Short Answer – The average GMAT score at Oxford: Said MiF is 742 for the last entering class. If you score above 742, you have a fair shot and you will receive an encouraging response to your profile evaluation from the admission committee.
Long Answer – There is no such thing as a safe score, higher is always better. In our years of consulting experience, we have seen our clients with 640 getting selected into top schools like INSEAD and on the other hand, someone with a 770 getting rejected too. A good benchmark that we advise all our clients to beat is the average GMAT score of the last entering class as mentioned in the Class profile published every year. Scoring above the average gets you a fair shot;
“The higher your score, the better is it for your interview or admission chance.”
If you plan to apply with a score that is below the average, then you are starting a fight with one hand tied behind your back or, let’s say, you are starting a few yards behind your competitors. You can definitely catch up in other sections of the application by writing outstanding essays or performing really well in an interview later. But it is always nice to start ahead of the competitor. A higher GMAT score helps one gain a competitive advantage.
“What if you are from the over represented Indian or Asian Pool?”
The over-represented candidate pool of Indian or Chinese applicants usually goes through a rigorous preparation process for GMAT, with a lot of Indian applicants scoring quite high. Hence, the overall competition and the Average score for this diaspora goes up by a few notches. That is why we recommend candidates within the most over-represented profiles to shoot at least 20 points higher than the school’s class profile average.
The average salary at University of Oxford: Said MiF’s for the last graduating class was £54,171. 98% of the class was employed with 3 months of graduation with majority of class going into consulting (20%), Finance (23%) and technology (29%) oriented functional roles.
The MSc in Financial Economics is jointly delivered by Saïd Business School finance faculty and the Oxford University Department of Economics. Academically rigorous with real-world application, the University of Oxford: Said MiF trains you to be a financial economist prepared for the challenges of the future. The combination of the programme curriculum and the co-curricular programmes such as Oxford Saïd Finance Lab and Asset Management masterclass, provide a rich and highly practical learning experience reflecting the aspirations of students and employers’ needs.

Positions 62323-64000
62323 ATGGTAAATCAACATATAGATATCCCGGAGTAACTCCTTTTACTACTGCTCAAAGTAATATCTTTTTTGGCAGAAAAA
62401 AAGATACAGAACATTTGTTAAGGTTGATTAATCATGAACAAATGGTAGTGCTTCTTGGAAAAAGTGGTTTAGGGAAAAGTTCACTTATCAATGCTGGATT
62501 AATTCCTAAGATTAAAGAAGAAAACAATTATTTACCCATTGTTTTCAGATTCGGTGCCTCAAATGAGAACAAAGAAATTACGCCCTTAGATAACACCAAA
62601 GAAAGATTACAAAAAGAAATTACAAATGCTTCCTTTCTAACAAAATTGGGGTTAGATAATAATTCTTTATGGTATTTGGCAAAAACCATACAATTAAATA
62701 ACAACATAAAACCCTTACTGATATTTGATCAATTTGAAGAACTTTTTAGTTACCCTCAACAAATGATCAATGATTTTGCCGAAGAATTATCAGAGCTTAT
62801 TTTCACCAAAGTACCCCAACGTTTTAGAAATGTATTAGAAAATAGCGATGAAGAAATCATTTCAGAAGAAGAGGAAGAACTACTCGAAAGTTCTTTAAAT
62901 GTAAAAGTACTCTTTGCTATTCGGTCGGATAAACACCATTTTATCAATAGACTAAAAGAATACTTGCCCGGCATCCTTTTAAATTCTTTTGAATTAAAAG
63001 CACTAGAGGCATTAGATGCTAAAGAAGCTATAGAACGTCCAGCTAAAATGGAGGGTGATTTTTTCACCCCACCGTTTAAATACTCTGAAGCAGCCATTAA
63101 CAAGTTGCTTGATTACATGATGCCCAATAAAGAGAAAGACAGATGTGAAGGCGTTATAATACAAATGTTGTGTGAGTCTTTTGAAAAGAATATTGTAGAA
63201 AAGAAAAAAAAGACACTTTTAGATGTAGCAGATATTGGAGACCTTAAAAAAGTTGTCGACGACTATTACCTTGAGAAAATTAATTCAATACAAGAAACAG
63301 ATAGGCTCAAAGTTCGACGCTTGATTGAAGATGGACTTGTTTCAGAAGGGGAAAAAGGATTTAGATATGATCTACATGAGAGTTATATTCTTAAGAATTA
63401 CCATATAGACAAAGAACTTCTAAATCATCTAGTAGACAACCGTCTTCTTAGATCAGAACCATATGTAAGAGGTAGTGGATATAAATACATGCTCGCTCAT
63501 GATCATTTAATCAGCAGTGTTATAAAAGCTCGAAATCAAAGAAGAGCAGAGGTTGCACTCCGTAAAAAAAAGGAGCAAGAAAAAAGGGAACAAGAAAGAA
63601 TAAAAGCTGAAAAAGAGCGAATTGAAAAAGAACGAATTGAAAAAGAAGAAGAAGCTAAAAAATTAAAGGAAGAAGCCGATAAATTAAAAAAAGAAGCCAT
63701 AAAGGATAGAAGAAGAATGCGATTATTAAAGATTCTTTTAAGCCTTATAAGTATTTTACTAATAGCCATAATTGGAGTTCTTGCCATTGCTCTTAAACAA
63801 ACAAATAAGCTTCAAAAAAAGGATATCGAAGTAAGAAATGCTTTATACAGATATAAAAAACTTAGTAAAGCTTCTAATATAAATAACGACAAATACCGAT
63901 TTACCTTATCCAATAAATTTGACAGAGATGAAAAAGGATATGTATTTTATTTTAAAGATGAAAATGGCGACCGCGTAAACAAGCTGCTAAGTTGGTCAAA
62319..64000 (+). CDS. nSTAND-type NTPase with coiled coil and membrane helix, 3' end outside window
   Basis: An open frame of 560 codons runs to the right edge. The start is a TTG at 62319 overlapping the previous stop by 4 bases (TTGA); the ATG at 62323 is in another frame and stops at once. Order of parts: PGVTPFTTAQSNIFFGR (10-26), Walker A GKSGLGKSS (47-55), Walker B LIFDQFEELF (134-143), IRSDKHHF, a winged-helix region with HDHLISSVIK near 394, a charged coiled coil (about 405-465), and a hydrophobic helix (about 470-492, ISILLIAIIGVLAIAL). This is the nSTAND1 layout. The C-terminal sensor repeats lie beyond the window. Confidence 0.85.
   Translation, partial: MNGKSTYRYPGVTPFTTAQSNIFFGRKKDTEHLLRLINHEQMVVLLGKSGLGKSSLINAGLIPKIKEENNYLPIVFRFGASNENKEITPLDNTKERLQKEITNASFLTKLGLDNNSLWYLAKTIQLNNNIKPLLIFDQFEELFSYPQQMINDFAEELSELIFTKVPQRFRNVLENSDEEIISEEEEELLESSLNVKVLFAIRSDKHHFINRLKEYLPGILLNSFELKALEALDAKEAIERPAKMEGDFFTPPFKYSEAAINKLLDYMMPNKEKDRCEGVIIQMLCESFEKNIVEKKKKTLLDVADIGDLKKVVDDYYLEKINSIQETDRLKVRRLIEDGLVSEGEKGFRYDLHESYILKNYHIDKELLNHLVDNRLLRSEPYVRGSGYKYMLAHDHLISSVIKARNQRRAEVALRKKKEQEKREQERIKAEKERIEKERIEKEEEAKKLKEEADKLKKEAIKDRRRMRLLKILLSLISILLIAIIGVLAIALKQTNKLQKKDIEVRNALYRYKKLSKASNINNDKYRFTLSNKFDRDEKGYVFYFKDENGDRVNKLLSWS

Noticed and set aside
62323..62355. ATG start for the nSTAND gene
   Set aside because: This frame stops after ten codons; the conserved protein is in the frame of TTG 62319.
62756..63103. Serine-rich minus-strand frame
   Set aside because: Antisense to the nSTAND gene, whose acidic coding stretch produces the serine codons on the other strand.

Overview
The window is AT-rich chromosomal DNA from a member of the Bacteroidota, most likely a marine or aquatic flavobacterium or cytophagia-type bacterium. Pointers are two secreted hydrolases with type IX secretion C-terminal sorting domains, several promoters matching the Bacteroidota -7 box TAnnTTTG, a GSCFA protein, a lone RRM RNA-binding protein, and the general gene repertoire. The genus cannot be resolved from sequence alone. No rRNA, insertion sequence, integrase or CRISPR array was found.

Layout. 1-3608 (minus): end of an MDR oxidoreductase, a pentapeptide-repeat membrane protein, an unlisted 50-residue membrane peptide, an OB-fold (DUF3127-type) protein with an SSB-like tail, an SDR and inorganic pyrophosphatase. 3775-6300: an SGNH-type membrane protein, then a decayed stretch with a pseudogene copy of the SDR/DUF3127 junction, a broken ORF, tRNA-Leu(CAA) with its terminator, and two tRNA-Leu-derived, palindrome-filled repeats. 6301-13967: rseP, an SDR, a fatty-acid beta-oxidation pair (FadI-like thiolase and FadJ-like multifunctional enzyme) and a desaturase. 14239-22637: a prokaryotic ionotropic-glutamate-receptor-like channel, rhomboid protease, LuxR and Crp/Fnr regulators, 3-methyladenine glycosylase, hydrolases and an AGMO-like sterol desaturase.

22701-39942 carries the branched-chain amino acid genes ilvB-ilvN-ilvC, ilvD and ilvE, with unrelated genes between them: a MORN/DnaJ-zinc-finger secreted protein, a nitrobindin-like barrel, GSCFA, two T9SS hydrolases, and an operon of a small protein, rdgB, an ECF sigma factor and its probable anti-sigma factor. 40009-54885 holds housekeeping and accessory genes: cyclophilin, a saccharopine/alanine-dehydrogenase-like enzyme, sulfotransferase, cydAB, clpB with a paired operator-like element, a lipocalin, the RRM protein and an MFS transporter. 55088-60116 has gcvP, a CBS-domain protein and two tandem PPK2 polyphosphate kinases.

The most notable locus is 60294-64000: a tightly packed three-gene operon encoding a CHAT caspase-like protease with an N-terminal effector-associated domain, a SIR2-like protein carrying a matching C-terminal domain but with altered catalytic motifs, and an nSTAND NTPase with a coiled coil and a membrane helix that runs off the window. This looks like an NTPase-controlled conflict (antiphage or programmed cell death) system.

The Tuition fees for Oxford Said MIF is £ 52,560 and an additional £ 21,060 in living cost.
Intellectually tough and highly practical, the distinctive nature of the programme will give you outstanding international training in the tools sought by financial institutions and companies, in a variety of different industries.
QS Top MIF
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We strongly advise all our clients to have a proper excel sheet or a timetables mapped out.
Once you are done with GMAT the entire application process usually take 4-6 weeks
GMAT / GRE Score
If you are not sure about what score to target then look at the average score of the schools you want and shoot above the average.
Get your profile evaluated from a professional consultant and figure out what schools you can target based on your profile
3-4 weeks at least.
Start writing at least 1 month in advance of their 1st deadline. First application usually takes the longest.
School will notify you and give you roughly 1 week to schedule your interview. Ideally, start your prep ASAP and Do some mock interviews.
First you have to create an account and then begin to fill in your application. You are able to submit an application when:
· your application form is 100% complete
· you have uploaded all the required documents
· you have paid the application fee
You can enter all types of work experience in the Education and Experience section as well as detailing these experiences on your CV (Resumé).
For scholarships that do require an additional application or action, use the University’s Fees, funding and scholarship search to find opportunities relevant to you and your programme. You can also visit the A-Z of scholarships to view the list of centrally managed funding schemes available to graduate students.
Most college scholarships do not require you to select a particular college as your preference. They will consider all eligible applicants who apply by the relevant deadline. If successful, you will be placed at that college.